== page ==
Taiwan’s economy currently faces a slight slow-down in economic growth. GDP grew at 2.7% in 2018, and is expected to be around 2.2% in 2019.

Taiwan’s exports, which account for around 77% of its GDP, have this year been hit by a fall in demand for electronic components such as computer chips amid weaker device sales and slower global economic growth. The Taiwanese government is forecasting a decline of 1.17% for exports in 2019, following 5.9% growth in 2018.

Electronics make up more than 40% of Taiwan’s exports, and as growth in the global smartphone sector is weighed-down by market saturation, the effect will flow- on to Taiwan’s economy. Demand from the mainland China market is also slowing, particularly in the fields of automotive and telecommunications equipment. Tzer-Ming Chu, Taiwan’s Minister of the Directorate General of Budget, Accounting and Statistics, is reported to have stated that the slowing of exports is due to decreasing global trade and a slowing global economy, not because of the trade war.

On the other hand, there are some underlying positives for the Taiwan economy, as the share prices of tech companies continue to rise. Google, Microsoft and other major global tech companies are growing their presence in Taiwan, training local staff, which will result in a long-term benefit.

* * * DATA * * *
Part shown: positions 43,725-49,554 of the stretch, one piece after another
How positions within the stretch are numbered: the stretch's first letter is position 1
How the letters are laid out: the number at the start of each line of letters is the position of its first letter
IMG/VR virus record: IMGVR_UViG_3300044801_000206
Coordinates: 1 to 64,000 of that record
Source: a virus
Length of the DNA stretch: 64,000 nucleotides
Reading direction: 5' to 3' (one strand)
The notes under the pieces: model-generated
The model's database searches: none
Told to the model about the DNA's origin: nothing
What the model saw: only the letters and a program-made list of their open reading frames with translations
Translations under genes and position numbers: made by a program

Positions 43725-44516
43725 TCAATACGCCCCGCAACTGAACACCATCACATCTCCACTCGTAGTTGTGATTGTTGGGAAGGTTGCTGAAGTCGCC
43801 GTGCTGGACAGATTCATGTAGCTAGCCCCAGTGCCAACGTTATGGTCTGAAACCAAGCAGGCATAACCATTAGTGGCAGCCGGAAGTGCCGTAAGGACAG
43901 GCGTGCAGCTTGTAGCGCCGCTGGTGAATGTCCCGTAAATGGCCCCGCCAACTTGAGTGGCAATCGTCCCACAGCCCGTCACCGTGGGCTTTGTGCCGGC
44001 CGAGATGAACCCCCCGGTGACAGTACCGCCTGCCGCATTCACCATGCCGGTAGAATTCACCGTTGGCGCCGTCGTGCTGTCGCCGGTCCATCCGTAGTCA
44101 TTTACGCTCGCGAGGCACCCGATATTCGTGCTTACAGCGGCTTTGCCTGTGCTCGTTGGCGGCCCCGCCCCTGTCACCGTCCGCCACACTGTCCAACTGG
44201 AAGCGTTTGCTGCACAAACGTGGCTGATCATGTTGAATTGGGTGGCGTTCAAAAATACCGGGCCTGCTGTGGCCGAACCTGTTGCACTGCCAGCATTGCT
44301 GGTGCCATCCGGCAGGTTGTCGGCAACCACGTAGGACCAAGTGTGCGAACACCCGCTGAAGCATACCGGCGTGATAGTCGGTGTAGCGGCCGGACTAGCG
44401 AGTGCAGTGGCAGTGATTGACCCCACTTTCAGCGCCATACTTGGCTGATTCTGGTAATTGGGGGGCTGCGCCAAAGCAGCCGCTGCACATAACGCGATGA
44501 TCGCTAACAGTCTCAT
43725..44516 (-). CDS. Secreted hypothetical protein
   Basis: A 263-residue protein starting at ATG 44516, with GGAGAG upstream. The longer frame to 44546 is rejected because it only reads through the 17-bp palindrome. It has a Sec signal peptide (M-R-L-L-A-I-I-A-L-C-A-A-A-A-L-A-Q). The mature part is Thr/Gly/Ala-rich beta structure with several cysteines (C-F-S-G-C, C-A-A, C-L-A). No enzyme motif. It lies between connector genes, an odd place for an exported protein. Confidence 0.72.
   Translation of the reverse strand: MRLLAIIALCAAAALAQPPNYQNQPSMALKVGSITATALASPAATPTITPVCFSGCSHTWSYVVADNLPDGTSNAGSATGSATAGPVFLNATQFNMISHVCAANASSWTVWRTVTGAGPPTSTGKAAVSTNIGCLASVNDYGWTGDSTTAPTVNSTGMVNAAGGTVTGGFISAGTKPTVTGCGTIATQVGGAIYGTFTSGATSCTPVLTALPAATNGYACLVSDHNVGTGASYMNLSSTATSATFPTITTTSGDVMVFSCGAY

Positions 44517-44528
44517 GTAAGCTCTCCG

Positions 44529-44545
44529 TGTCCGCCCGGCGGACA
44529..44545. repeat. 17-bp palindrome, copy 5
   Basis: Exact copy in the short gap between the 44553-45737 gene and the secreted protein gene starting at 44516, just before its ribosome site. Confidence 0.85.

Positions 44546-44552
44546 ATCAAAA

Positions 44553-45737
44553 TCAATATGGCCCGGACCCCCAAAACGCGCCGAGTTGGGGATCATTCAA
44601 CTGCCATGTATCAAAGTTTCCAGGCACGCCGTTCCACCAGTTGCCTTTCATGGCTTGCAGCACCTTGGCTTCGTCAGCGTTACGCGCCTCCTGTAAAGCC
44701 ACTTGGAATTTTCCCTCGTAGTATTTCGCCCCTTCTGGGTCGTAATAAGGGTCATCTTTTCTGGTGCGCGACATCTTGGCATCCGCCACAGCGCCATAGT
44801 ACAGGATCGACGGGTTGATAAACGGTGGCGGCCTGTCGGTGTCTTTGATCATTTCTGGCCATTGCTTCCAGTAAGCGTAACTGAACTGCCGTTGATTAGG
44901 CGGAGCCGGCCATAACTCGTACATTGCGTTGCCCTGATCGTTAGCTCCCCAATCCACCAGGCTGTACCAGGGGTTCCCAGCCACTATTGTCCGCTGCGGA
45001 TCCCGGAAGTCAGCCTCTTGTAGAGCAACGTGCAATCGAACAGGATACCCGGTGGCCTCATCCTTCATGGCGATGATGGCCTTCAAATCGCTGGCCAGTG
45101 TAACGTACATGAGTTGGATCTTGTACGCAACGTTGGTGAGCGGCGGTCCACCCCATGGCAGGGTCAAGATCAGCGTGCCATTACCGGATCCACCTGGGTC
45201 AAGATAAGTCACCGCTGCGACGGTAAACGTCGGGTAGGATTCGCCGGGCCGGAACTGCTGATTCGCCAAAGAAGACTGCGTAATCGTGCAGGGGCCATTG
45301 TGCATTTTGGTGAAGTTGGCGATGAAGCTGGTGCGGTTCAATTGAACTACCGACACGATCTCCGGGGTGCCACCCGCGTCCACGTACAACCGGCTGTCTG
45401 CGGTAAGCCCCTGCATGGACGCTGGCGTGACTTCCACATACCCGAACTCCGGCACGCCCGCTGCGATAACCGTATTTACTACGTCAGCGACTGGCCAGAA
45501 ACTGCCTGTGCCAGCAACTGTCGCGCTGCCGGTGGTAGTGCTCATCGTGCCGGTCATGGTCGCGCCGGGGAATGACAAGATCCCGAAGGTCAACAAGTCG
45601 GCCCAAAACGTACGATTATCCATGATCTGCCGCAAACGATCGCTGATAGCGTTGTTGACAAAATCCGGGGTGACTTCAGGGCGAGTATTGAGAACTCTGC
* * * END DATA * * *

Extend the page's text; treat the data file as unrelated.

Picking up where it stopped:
The past couple of years have seen Foxconn very active on the international front, with Taiwanese company’s subsidiary, Foxconn Interconnect Technology (FIT) buying the US tech player Belkin – the mother company of Linksys and Wemo, for a reported US$866m in March last year. In an official statement, Sidney Lu, CEO of FIT said, “Integrating Belkin’s best-in-class capabilities and solutions into FIT, we expect to enrich our portfolio of premium consumer products and accelerate our penetration into the smart home.”

Interesting to note also, with the arrival last year at IFA of the Shift Automotive conference, is that in 2016, Foxconn, together with Tencent and luxury-car dealer Harmony New Energy Auto, founded Future Mobility, a car start-up that aims to sell all-electric fully autonomous premium cars by the end of this year, under the “Byton” brand name. The vehicle has been described as a “driveable electric concept car”.


  • 2.2% forecast economic growth in 2019
  • 77% of Taiwan’s GDP comes from exports
  • 40% the part of Taiwan’s exports taken up by electronics goods

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